Nalbandian Nosh: April/May


Mira Nalbandian

We ventured out of our house into the great unknown just to bring you this month’s food review.

We know what you’re thinking: you had to sit around all throughout April, devoid of a food review and therefore devoid of places to eat. We’ve had the same feeling. Unfortunately, quarter four has brought the Nalbandians new schedules, new commitments and a new shoulder. So, please accept our humble apology for grouping our spring reviews together, we really mean it. But never fear, loyal readers, we could never truly forget about you. We picked ourselves up, dusted ourselves off, reminding ourselves that our dedicated fans were waiting for us, and finally ground out a wonderful fresh review for you all. We brought you something extra special for April and May: an in-person restaurant. Since our family is now vaccinated, and our restaurant of choice feels safe allowing guests back in, we thought we’d end the year with a bang. So, we won’t make your agonizing wait last any longer, feast your eyes on our thoughts about the Mexican cuisine from Uncle Julio’s.

The Herbivore’s Food

Mira Nalbandian

Grilled Vegetable Fajitas For One Mesquite grilled vegetables including zucchini, yellow squash, portobello mushrooms, sautéed peppers and onions. Served with fresh guacamole, sour cream, cheese, pico de gallo with our homemade flour tortillas and black beans. $17.50

I must start off by saying how nice it was to be in a restaurant again. After getting my vaccine, I’ve still been trying to be pretty careful, and if I went to restaurants they were uncrowded and lowkey. Now though, I was super excited to be able to go to an almost normal one again. Walking in, we were hit by the sounds: lively Latin music playing in the background, the half-exposed kitchen bursting with life and flavor and the talking, laughter and joy of fellow patrons. Uncle Julio’s seemed to be at full capacity — nearly every table and booth was filled. It was certainly an adjustment for me to see that and feel comfortable, but I knew I had the CDC’s new guidelines and two weeks of vaccination buffer time under my belt.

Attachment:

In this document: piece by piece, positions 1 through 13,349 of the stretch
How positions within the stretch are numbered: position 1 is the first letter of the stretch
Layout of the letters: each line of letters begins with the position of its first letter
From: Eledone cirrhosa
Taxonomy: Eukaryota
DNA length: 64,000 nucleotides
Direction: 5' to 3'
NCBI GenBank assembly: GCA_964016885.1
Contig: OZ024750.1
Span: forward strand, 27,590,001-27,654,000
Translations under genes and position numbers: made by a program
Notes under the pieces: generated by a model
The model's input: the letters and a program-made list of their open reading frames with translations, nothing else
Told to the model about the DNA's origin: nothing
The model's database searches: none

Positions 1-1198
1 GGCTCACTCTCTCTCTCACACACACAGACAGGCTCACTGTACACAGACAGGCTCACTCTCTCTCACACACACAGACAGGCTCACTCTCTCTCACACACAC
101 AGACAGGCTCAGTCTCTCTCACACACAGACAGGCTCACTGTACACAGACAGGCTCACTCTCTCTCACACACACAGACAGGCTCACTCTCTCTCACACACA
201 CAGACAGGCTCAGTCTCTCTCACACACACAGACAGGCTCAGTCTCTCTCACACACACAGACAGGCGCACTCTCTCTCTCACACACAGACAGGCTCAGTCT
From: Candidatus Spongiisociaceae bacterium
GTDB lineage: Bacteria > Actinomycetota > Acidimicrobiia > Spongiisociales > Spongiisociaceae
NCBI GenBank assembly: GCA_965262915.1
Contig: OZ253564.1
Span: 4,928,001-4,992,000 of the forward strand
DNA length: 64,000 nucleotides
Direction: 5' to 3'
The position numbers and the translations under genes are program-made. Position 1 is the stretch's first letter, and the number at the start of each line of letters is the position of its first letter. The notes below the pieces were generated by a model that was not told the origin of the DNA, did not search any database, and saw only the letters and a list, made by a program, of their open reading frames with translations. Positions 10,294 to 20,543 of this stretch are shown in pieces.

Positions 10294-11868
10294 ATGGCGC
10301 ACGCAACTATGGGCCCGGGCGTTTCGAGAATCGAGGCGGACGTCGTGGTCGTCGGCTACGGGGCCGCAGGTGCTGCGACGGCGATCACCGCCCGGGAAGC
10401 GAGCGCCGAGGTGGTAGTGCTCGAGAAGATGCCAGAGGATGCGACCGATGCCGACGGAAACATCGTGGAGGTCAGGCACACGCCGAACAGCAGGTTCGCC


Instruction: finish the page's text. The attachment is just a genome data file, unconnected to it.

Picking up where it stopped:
We were fortunately seated in the booth that was as close to the kitchen as we could possibly be, meaning that we were as close to the food as we could possibly be. When our chips and salsa were brought to the table, I realized how much I had missed that evil practice in many American Mexican restaurants of tempting you to eat your entire weight in free food before you even get to your main course. Nonetheless, Uncle Julio’s knew I couldn’t resist their smoky, fresh salsa, as they continued to bring us basket upon basket of fresh chips. 

Well, if you know anything about my family, let it be that we’ll never let good food go to waste, and these chips weren’t going to eat themselves. We decided to ease the process along by ordering the Chile Con Queso, minus cow flesh, which is best described by my parents as having an ‘old school’ flavor, which just gave me another wonderful chance to remind them of their increasing ages. Whatever ‘old school’ means to you, the Chile Con Queso was very delicious, with a perfectly creamy consistency. My only complaint was that it wasn’t as spicy as you’d think, but no matter, there’s always plenty of time for spice.